The big ride

The first leg of the ride had me going straight south from Canberra, through Namadgi National Park down to Cooma, and then across to Jindabyne where I had a hotel bed waiting for me. In my mind, Jindabyne was my “base camp” and this first day was all about getting to Jindabyne in good shape and setting myself up for the next two days of riding.

I picked up a thorn not long after Tharwa and I was just reading the information board at Namadgi Visitors Centre when I realised I had a flat. Bummer. I fixed it in the dark before filling up water and rolling on towards Namadgi National Park. Dawn was breaking, the light was beautiful, and soon I was hitting some big rollers and climbs through peaceful farmland terrain. Great way to start the day.

After some decent climbs the road finally turned to dirt. There was a bit of traffic about – it was Sunday morning after all. Cars, 4WDs towing boats, trailers full of camping gear. There are a lot of camping areas in Namadgi. I rolled on, stopped at a lookout or two and finally started hitting some fast descents. The road had been climbing all morning – up to about 1450m – but now it started pointing down in some of the fastest, smoothest, widest dirt roads I’ve seen. Nice, mellow corners and plenty of visibility ahead meant that you could just roll as fast as you liked, no brakes, and just enjoy the ride. Nice.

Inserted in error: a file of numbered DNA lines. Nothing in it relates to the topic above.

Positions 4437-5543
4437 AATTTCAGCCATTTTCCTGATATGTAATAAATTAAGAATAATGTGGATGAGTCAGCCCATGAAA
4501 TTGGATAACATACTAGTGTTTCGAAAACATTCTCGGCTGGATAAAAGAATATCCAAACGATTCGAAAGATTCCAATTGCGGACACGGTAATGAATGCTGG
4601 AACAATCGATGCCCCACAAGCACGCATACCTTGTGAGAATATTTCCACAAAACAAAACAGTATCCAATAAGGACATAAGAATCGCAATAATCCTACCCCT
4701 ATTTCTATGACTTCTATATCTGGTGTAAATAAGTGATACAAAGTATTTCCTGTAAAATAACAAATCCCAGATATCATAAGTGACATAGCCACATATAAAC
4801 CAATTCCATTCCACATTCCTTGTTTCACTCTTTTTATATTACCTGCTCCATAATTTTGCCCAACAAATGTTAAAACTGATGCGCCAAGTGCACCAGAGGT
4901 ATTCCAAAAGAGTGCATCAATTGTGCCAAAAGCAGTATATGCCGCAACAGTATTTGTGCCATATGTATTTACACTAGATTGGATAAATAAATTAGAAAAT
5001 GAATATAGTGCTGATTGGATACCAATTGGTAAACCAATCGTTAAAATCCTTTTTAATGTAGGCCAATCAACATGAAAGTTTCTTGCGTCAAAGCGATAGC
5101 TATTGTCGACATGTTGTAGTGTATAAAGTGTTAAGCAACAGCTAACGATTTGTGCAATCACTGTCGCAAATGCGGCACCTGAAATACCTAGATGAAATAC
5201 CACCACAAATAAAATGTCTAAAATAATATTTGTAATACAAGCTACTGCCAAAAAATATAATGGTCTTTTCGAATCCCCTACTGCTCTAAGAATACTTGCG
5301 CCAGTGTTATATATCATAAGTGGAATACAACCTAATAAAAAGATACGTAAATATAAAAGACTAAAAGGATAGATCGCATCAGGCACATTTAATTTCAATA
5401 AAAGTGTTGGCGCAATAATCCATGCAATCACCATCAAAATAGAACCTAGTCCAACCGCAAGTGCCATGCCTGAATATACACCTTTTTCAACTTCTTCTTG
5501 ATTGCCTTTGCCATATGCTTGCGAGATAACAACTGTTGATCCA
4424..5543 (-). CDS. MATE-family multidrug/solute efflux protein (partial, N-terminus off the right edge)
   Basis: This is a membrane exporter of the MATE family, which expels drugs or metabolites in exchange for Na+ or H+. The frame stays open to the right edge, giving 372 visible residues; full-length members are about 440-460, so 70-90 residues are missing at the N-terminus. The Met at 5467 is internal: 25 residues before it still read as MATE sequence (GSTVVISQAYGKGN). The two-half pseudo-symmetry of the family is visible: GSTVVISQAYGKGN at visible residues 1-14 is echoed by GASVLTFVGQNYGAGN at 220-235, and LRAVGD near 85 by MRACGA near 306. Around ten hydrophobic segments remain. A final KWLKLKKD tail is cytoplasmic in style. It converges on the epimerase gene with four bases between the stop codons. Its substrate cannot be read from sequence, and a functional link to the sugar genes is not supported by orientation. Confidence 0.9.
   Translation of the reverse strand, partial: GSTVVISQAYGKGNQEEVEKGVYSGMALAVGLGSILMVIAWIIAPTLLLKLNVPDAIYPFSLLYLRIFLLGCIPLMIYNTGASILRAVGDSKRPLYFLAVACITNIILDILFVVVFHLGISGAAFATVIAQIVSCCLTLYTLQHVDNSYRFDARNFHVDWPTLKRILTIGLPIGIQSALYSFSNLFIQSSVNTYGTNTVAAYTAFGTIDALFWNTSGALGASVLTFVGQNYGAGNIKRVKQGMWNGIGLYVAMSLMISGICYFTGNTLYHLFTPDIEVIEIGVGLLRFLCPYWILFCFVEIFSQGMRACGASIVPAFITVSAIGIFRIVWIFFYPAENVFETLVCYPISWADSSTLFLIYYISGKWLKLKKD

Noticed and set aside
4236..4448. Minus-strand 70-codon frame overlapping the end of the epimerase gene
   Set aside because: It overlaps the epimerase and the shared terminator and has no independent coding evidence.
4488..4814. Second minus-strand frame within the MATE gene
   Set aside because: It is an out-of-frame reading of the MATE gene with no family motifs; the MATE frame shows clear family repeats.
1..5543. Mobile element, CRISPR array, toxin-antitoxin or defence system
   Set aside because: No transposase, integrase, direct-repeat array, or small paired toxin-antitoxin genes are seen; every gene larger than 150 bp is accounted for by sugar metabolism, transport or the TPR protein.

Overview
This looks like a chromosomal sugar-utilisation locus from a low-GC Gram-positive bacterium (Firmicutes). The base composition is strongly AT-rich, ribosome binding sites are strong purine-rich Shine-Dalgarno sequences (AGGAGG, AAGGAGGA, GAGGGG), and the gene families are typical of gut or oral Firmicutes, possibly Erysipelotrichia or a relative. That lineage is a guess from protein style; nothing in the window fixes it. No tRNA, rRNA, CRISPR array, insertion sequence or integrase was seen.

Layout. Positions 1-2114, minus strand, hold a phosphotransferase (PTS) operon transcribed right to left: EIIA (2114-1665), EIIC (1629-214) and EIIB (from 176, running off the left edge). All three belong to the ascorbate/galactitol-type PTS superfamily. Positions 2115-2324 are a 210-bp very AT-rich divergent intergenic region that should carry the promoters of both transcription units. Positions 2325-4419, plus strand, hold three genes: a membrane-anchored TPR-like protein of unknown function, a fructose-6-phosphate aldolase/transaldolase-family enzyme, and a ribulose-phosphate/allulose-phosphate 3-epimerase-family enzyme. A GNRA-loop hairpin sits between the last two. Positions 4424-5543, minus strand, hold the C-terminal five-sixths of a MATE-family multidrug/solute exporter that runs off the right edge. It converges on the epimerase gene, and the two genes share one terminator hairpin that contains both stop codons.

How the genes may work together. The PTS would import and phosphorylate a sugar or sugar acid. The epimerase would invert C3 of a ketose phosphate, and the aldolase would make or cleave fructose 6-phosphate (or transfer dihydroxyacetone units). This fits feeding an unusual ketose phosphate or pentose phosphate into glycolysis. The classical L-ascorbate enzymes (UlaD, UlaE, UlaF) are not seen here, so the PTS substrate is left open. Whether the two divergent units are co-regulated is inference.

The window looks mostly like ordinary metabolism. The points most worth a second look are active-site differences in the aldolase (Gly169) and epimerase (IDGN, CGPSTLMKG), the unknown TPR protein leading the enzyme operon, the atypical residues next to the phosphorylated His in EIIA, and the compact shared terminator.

Water was getting low when I reached one of my planned stops – Brayshaws Hut. Bush huts are great. They’re littered all around the Australian Alps and most were originally built by cattle graziers so they had places to stay when they were driving their cattle around the Alps.

These days the huts are mostly used as emergency shelters and sometimes camping spots by hikers, campers and tourists like me. They’re pretty simple affairs but the history, the remoteness and the emptiness of them is just captivating. I could have hung out at Brayshaws Hut for hours exploring every nook and cranny in minute detail, imagining the stories that it’s seen over the years. Such history.